What Tow Vehicle for Escape 19? - Escape Trailer Owners Community

Go Back   Escape Trailer Owners Community > Escape Tech > Towing and Hitching
Click Here to Login
Reply
 
Thread Tools Display Modes
 
Old 10-03-2017, 01:20 PM   #1
Senior Member
 
Join Date: Sep 2017
Location: Seattle, Washington
Trailer: Escape 19'
Posts: 99
What Tow Vehicle for Escape 19?

Our beloved 1997 4Runner was totalled last year by another driver, and we will need to buy a new vehicle to tow the new Escape 19 we are planning to buy. We are concerned about whether a 4Runner will have the oomph needed to pull it (the new Escape 19) up hill and over dale.

When we first began trailer camping, we pulled a 21' Wilderness Ultralight with our 5000 lb towing capacity 1997 4Runner. We were resolved to stay within 75% of the towing capacity limit and it weighed under 3600 pounds when fully loaded with our gear, gas, and propane but empty water and sewage tanks. But we were climbing the I-80 hill to Lake Tahoe in the slow truck lane, going no more than 40 mph. A few years later, we towed our new 17' Casita, which came in at only 3100 pounds when loaded for camping, at our 1997 4Runner's normal uphill speed. We never noticed the Casita's presence, we were so nimble!

I have read in this forum that many people tow their Escape 19s with 4Runners --- do you stay under 3750 pounds total trailer weight (75% of 5000 pounds)? How do you manage that, given the dry weight of the trailer before options are added and gear is loaded?

For those who tow with another vehicle, why did you choose the vehicle you tow with, and would you make the same choice again?

All comments welcome!

Thank you,
Elisabeth
__________________

egraham is offline   Reply With Quote
Old 10-03-2017, 01:29 PM   #2
Senior Member
 
Join Date: Jul 2017
Posts: 345
You just can't beat an F150 for towing. I've had ours for 5 years, 83,000 miles, much of it towing our 17' Casita ( just ordered an Escape 21) and I still love it. A full sized pickup can't be beat IMHO.

A big one for us was the ability to keep the "stinky and dirty" stuff in the bed of the pickup. That's why we dumped our SUV's and went with the pickup. Much nicer to be able to just toss nasty stuff back there and take off. No fumes or funny smells in the cab of the vehicle or the camper.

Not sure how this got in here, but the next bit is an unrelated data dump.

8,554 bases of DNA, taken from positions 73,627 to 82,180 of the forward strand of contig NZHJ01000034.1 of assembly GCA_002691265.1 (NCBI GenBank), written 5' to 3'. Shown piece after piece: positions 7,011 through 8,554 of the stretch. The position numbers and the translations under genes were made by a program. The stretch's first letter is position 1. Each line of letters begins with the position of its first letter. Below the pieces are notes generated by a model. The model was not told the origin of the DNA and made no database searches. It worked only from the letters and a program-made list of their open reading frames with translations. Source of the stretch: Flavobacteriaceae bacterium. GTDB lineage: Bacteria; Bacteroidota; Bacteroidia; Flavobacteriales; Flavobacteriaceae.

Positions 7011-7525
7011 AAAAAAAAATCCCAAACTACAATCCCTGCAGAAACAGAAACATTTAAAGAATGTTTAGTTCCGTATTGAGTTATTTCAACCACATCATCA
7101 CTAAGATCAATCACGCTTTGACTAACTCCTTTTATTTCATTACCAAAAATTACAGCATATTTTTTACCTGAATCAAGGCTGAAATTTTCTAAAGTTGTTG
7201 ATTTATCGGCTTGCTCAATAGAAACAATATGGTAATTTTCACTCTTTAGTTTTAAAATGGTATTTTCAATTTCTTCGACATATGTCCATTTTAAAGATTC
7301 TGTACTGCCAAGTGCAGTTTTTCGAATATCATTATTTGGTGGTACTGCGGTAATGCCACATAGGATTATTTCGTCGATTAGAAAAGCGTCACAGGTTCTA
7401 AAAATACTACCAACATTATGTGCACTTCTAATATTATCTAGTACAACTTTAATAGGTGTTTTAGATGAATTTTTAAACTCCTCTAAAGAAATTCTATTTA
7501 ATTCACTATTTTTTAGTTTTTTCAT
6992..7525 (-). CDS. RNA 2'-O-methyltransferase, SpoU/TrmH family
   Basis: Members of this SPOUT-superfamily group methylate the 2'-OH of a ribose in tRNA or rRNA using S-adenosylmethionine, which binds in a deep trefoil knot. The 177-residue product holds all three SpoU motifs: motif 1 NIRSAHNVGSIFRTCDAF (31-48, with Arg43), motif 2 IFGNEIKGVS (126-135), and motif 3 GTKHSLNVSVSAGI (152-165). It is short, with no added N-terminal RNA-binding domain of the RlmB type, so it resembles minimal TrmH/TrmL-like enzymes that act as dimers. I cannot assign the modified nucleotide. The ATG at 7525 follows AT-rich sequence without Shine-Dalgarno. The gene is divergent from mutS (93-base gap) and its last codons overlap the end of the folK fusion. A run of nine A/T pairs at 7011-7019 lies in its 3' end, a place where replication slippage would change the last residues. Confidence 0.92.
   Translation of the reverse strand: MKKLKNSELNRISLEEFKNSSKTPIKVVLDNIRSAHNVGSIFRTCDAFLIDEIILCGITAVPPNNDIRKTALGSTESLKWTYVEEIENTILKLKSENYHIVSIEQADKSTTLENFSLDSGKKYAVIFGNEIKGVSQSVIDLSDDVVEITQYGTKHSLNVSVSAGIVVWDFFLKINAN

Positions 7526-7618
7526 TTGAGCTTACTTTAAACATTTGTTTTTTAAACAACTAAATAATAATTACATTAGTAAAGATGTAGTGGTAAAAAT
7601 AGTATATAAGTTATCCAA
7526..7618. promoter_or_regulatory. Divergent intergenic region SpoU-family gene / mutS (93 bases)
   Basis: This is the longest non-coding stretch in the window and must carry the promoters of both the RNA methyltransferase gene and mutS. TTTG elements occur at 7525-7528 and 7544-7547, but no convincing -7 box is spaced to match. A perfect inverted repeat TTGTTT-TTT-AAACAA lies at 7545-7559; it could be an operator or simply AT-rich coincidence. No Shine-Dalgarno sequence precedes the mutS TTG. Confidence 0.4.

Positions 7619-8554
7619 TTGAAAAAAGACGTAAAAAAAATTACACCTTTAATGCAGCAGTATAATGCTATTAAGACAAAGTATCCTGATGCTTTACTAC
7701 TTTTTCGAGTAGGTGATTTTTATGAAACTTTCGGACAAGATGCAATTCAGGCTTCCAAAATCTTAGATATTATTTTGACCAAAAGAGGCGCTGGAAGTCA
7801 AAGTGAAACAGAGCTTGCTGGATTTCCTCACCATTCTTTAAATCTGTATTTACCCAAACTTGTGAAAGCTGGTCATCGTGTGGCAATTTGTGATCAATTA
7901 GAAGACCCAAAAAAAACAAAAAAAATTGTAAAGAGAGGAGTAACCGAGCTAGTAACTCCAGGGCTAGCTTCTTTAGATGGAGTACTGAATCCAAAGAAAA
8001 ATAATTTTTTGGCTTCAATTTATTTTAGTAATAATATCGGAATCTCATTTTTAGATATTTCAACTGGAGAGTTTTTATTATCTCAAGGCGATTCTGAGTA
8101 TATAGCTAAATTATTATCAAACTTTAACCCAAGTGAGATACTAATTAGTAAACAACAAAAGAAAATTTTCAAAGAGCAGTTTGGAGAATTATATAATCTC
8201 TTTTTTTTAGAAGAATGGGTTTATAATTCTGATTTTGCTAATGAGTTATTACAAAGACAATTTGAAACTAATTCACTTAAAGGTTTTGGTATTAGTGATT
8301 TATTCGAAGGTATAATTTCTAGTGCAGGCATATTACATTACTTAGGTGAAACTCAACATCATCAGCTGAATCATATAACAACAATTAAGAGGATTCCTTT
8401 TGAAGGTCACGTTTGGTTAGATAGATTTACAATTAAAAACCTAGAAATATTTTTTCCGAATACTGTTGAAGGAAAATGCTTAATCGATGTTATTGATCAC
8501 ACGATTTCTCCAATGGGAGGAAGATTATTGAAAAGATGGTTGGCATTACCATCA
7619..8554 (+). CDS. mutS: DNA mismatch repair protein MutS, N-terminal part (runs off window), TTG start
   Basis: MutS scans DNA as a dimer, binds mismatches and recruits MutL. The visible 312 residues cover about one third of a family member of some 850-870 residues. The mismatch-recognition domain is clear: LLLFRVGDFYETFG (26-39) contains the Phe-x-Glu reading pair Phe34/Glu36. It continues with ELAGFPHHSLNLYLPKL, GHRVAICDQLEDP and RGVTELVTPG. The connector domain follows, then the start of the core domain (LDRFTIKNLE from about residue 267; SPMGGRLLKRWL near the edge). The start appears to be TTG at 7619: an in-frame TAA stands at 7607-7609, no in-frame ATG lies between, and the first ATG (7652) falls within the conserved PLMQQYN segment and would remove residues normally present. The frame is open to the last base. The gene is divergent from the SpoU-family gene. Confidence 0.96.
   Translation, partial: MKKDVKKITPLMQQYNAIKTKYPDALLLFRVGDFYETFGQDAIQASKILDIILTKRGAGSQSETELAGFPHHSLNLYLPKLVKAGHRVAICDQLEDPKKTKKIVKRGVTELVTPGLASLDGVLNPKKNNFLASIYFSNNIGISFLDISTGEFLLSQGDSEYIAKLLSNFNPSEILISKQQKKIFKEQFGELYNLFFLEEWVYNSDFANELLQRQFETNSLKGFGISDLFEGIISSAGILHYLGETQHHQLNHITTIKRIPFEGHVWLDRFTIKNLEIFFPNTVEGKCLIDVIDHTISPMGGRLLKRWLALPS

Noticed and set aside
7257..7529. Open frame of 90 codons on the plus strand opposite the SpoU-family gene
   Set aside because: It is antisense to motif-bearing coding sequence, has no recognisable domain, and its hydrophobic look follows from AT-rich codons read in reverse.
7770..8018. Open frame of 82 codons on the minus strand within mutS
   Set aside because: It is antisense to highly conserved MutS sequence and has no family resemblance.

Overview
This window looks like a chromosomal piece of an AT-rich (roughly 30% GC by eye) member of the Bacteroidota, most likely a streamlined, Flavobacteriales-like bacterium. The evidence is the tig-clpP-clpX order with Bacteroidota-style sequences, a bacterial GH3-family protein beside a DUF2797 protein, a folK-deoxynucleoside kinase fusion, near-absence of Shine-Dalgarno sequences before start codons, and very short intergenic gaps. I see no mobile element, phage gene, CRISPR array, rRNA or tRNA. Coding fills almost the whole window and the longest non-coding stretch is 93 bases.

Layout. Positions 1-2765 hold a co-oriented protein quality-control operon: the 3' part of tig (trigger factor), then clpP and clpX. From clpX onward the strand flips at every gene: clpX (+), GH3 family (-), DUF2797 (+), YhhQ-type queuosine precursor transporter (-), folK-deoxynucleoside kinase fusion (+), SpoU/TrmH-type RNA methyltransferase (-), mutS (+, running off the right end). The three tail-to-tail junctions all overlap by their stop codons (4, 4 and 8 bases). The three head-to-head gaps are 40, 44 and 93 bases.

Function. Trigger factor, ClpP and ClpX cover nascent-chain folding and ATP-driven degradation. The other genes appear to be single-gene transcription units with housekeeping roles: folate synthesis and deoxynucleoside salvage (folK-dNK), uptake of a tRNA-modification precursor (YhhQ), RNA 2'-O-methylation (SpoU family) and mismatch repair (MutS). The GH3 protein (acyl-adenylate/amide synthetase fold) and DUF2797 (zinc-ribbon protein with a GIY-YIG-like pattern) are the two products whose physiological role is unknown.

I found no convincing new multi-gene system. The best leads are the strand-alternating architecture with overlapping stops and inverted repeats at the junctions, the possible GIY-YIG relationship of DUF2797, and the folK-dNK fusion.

__________________

thiggins is offline   Reply With Quote
Old 10-03-2017, 01:49 PM   #3
Senior Member
 
thoer's Avatar
 
Join Date: Oct 2009
Location: Galesville, Wisconsin
Trailer: 2017 21 "Blue II" & 2017 Highlander XLE (previously 2010 17B "Blue" & 2008 Tacoma)
Posts: 4,207
We, IowaDave, Leon and some other folks tow 21's with our Highlanders and are more than satisfied with the experiences. Interestingly starting with the 2017 Highlanders, Toyota raised the GCWR of Highlander with the new V6 engine to 11,000#, which now give me an easy margin on the one weight rating we were closest to.

But others will give you completely different opinions so as the ever wise Donna says, YMMV
__________________
Eric (and Mary who is in no way responsible for anything stupid I post)

"Beware of false knowledge; it is more dangerous than ignorance." George Bernard Shaw
thoer is offline   Reply With Quote
Old 10-03-2017, 02:02 PM   #4
Senior Member
 
arniesea's Avatar
 
Join Date: Sep 2016
Location: Bremerton, Washington
Trailer: 2019 5.0 TA
Posts: 811
Quote:
Originally Posted by egraham View Post

For those who tow with another vehicle, why did you choose the vehicle you tow with, and would you make the same choice again?

All comments welcome!

Thank you,
Elisabeth
Hi Elisabeth,

I tow my 2013 19" with a 2016 Tacoma. I had a 2014 Tacoma before but the main reason I traded it in so soon is the 3rd generation Tacoma (2016 and later) has a more fuel efficient engine and more importantly for towing, one can manually select any of the 6 gears on the automatic transmission. That allows me to down shift approaching hills before I loose speed and maintain my momentum. in most cases and can maintain 60-65 MPH except for the steepest grades. But even on long steep passes, I can maintain 55 MPH.

I keep my weight low by running with empty tanks for the most part. I use the "AllStays" app on my phone to locate fresh water sources near my destination if I'm boon docking. And try to empty the waste tanks as soon as possible after breaking camp. (Again, using the "AllStays" app to locate dump stations,) The Tacoma with two package has a 6,400 # tow rating so it is easy for me to stay under 75% of capacity.

I freely admit my bias toward Toyata build quality. Starting with my '86 Corrolla to our 2010 Prius, I have had 4 sedans, and 3 Tacoma's. In my case I need a pickup for my daily life and I like the nimbleness of the Tacoma. The main downside of the Tacoma is the ride is not as smooth as other options.

Others on this forum that prefer a smoother ride and the enclosure of an SUV swear by the Highlander. The recent vintage Highlanders also have the manual select transmissions that I talk about above but with 4 wheel independent suspension one has a smoother, more comfortable ride than the Tacoma. Some of these forum members are using Highlanders for 21' Escapes others are pulling 19. But I will let them speak for themselves as to their experience pulling grades as that seems to be your main concern. The 4 runner has a 5 speed rather than 6 speed transmission so I can't speculate on how they perform. Good Luck!